Public Sector Pension Deal/Offer

#1
#4
giving the 10 year window was a shrewd move, it means they can rewrite the cost proposals in the long term add to that the reduction in post 2022 costs of the package and the ability to borrow spend money today there not even going ot make for 10 years knowing the shortfall will be covered when the time comes (cost neutral borrowing) via bonds its a clever way of doing buisness. the unions will already know the overhead costs and advise there members that yes its not great but its better than many other options.

well lets hope this sees an end to the civil unrest planned for the coming months otherwise i fear that the loss of pay in what is supposedly going ot be one of the coldest winters in decades will see many unplesantries ass people are forfced ot break there own picket lines
 
#8
Ask some one in the private sector.
Quite right - when the private sector was booming, they would have laughed at the prospect of working 40 years for a reward like that.

Solution's simple - if it's such a money-spinner, just become a teacher.
 
#12
Until a Public Sector employee nicked all the pension money.
Actually, the problem is that someone nicked - or rather never filled up in the first place - the public sector pension pot.

If you want to know who 'nicked' the cash from this country's piggy bank, you might want to look a little harder...
 
#13
The relevant year in the future to bear in mind for the Armed Forces Pension Scheme is 2015.
After that nothing is payable until age 60 and there is NO opting out of this one boys.
Any guesses how generous this is going to be?
A teacher on £30k would be the equivalent of an HEO in the Civil Service or a Sergeant at Range 3 Level 1, not so generous now is it?
 
#14
Erm cause the old scheme was and 80th and the new one a 60th. Of course that could be 40 years no commutation of lump-sum under the new scheme.
Well, as the old saying goes - you don't get somethign for nothing.

I'm not sure how the teachers pension scheme works (although I believe the Govt guarantees the pensions of teachers in the private sector, too), but I would expect to go from 1/80 to 1/60 would require either a reduction in lump sum or an increase in contributions.
 
#15
Actually, the problem is that someone nicked - or rather never filled up in the first place - the public sector pension pot.

If you want to know who 'nicked' the cash from this country's piggy bank, you might want to look a little harder...
It was never financially viable in the first place, so you could say that saved the country some money!
 
#16
The relevant year in the future to bear in mind for the Armed Forces Pension Scheme is 2015.
After that nothing is payable until age 60 and there is NO opting out of this one boys.
Any guesses how generous this is going to be?
A teacher on £30k would be the equivalent of an HEO in the Civil Service or a Sergeant at Range 3 Level 1, not so generous now is it?
The big difference between a teacher's pension and the AFPS is that most soldiers are not going to be still working at 65...
 
#18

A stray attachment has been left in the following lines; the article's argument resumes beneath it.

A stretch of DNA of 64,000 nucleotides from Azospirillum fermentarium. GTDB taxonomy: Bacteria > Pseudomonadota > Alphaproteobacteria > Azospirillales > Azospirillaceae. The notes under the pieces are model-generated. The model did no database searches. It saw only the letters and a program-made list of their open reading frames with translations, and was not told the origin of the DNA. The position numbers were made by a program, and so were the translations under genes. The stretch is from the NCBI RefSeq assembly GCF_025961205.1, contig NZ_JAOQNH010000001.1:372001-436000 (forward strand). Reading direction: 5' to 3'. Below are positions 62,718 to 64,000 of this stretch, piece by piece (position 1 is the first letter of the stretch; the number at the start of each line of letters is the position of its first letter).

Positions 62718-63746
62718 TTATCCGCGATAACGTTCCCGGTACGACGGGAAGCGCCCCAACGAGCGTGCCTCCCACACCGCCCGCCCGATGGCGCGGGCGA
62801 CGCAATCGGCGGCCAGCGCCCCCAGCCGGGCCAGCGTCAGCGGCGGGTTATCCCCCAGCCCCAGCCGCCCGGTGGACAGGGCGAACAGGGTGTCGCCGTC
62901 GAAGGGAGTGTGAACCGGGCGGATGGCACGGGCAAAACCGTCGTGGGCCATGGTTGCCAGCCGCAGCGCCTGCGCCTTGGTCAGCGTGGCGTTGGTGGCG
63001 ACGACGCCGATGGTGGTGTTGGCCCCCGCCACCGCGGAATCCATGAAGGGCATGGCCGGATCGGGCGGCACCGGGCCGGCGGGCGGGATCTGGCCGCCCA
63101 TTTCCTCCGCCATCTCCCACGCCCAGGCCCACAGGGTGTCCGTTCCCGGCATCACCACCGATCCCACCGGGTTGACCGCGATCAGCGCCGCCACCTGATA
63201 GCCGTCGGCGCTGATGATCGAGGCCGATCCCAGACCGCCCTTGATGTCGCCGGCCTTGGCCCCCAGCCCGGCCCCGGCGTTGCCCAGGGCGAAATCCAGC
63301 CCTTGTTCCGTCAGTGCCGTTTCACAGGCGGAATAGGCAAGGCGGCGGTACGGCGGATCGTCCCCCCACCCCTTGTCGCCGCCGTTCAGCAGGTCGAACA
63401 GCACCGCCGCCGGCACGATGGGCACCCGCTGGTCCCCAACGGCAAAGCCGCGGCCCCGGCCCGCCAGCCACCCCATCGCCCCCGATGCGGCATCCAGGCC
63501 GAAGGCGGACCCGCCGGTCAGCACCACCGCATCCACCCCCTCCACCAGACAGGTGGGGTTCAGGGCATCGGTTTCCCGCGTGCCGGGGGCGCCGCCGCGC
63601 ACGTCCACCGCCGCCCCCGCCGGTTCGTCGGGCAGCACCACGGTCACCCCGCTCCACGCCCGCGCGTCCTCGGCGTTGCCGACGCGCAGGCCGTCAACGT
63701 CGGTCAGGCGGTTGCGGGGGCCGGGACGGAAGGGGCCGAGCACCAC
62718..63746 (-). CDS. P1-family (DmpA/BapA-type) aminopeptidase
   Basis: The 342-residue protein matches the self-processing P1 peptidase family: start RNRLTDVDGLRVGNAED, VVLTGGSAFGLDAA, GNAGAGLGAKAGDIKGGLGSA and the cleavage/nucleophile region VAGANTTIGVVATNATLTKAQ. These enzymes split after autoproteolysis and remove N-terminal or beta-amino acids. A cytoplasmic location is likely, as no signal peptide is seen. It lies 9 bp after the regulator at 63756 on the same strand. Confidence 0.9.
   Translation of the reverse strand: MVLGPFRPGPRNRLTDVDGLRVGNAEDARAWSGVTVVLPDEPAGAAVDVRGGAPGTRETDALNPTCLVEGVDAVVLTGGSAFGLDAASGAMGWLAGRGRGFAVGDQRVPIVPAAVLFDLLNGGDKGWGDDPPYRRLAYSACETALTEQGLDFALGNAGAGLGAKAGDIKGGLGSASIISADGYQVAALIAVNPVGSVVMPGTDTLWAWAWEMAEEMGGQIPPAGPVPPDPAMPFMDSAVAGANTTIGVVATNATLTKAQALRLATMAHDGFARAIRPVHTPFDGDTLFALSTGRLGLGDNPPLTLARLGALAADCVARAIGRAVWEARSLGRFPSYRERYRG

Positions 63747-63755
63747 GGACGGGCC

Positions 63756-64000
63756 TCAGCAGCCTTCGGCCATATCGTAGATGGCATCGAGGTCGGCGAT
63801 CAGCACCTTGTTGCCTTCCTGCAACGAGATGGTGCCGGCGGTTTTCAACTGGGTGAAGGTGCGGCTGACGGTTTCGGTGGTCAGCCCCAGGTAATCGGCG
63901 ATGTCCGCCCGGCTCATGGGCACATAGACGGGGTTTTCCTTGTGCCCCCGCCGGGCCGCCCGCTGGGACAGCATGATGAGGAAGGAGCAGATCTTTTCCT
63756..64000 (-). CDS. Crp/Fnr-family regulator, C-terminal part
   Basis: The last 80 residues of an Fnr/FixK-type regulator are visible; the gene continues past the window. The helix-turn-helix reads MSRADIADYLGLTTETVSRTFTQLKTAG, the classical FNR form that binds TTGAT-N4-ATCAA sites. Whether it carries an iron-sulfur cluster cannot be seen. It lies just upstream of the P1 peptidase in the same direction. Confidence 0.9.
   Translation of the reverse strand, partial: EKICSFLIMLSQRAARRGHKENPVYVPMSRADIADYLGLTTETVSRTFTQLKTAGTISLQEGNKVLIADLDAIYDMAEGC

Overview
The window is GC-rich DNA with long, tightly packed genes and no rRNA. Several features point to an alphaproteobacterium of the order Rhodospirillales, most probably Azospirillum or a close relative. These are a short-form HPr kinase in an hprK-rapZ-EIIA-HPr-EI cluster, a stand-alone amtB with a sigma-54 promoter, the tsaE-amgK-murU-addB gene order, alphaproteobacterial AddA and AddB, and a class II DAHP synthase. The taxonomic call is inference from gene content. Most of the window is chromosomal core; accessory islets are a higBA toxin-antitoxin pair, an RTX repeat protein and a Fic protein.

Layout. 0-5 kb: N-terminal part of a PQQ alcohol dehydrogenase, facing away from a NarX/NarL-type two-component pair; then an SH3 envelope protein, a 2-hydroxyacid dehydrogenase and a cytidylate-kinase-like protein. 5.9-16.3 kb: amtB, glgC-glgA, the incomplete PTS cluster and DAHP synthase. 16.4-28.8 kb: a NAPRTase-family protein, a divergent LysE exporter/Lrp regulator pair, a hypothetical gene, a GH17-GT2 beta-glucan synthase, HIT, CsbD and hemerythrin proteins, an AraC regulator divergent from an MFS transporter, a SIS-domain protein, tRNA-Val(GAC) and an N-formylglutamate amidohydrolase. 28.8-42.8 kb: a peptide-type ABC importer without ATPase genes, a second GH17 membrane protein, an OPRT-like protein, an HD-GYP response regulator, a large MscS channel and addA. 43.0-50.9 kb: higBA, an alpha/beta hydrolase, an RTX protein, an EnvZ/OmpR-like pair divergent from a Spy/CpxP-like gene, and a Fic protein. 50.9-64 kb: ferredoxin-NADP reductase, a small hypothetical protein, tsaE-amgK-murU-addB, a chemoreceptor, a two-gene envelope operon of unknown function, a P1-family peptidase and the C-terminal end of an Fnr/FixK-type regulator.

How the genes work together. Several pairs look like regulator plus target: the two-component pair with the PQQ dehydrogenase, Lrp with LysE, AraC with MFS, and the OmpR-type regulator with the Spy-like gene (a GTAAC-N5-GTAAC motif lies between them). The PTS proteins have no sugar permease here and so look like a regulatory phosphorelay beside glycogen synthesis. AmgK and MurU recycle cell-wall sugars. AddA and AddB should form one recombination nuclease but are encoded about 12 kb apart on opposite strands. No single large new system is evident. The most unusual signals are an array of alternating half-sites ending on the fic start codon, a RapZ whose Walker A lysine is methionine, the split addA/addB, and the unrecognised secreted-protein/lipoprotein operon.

Solution's simple - if it's such a money-spinner, just become a teacher.
I use this same phrase whenever my pension is called into question (Even though its now being fiddled worse than a...). It's funny how quiet the person becomes after you say it.
 

jarrod248

LE
Gallery Guru
#19
Well, as the old saying goes - you don't get somethign for nothing.

I'm not sure how the teachers pension scheme works (although I believe the Govt guarantees the pensions of teachers in the private sector, too), but I would expect to go from 1/80 to 1/60 would require either a reduction in lump sum or an increase in contributions.
They want people to work longer, pay more and still get less.
 
#20
Well, as the old saying goes - you don't get somethign for nothing.

I'm not sure how the teachers pension scheme works (although I believe the Govt guarantees the pensions of teachers in the private sector, too), but I would expect to go from 1/80 to 1/60 would require either a reduction in lump sum or an increase in contributions.
Teachers Pension Scheme: (over-simplified but the essentials)

pre 2007 joiner:
1/80th per year pension; 3/80ths per year lump sum; available at 60 without commutation (crippling commutation if taken early)

post 2007 joiner: 1/60th per year pension; NO lump sum; available at 65 without commutation.

Contributions are 6.4% of salary of employee - about 14% for employer IIRC.

Pension based on average of best 3 years in your last 10 IIRC.

So 40 years service (which not that many people acccrue BTW) gives 1/2 salary + lump sum on old scheme and 2/3 salary on new scheme.

This was renegotiated in 2006/7 as a long-term solution to the 'pension time-bomb'. The promised re-valuation in 2011 has been renaged upon by the Government (probably because it would show that the scheme is sustainable as is).

There are thousands of teachers/lecturers being made redundant as we speak (The Daily Wail chooses not to publicise that little nugget though).

Believe me, teachers/lecturers earn every penny of their salary and pension (not like Bankers/Politicos etc.). Teachers actually do some good for the country - politicos do not (see Belgium for an example of a country doing quite nicely without a central government at the moment).

Rant off - back to the post-prandial malt =-D
 

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